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United States Department of Agriculture

Agricultural Research Service

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Location: Sugarcane Research

2009 Annual Report

1a. Objectives (from AD-416)
The first objective of the research is to develop new crop and soil management techniques for sugarcane production that overcome limitations in soil and nutrient resources and maximize production efficiency. These techniques will incorporate elements of precision agriculture and remote sensing. The second objective of the research is to identify methods to mitigate the current yield loss associated with post-harvest residue retention and ripener usage in sugarcane production.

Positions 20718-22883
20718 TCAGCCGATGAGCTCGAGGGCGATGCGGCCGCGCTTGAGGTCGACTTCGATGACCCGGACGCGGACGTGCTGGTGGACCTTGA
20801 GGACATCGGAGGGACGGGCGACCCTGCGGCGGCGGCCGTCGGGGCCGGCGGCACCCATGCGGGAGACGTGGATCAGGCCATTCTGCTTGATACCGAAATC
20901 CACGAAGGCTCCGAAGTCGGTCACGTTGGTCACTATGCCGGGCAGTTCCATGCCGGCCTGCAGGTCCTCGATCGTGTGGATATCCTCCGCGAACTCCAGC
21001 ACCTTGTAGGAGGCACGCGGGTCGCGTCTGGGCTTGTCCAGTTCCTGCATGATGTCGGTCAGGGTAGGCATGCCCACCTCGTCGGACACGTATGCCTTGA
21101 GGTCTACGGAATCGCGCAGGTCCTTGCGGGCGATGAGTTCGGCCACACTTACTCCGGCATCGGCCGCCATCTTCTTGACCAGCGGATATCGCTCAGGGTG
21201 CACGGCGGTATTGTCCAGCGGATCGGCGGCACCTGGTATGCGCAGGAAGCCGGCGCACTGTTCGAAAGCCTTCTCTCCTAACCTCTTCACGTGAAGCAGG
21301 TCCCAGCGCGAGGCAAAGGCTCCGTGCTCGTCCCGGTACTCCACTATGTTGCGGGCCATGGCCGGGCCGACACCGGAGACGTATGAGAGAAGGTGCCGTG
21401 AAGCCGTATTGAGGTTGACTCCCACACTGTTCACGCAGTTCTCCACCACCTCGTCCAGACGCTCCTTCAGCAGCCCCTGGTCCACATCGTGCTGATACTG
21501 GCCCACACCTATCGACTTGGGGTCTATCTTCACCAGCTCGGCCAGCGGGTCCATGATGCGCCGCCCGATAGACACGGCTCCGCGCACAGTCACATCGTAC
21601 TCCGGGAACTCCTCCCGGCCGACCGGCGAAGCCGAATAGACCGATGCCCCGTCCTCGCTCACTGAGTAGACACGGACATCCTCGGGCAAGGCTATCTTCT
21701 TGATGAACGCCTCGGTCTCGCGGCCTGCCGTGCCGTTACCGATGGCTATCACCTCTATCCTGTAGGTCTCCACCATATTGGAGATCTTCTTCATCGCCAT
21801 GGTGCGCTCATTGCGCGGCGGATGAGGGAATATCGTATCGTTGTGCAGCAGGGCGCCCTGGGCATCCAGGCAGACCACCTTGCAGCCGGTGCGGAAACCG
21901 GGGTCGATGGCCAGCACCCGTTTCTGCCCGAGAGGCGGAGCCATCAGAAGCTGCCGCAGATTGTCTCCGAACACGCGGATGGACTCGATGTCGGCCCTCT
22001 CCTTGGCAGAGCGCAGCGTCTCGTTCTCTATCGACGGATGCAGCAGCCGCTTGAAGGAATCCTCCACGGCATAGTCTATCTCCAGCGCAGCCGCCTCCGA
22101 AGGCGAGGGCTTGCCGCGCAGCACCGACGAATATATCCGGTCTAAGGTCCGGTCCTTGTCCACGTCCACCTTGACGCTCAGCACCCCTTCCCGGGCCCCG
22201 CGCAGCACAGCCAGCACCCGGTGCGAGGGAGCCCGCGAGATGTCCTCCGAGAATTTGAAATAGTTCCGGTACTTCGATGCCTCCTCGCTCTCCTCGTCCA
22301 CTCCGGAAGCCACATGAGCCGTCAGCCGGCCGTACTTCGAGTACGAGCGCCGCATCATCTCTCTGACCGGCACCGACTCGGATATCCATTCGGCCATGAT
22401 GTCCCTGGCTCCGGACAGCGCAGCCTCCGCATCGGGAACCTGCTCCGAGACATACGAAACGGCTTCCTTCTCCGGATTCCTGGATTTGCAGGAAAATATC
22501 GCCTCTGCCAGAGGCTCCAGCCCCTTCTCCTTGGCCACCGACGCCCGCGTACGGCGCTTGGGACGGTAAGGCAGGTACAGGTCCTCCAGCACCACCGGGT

1b. Approach (from AD-416)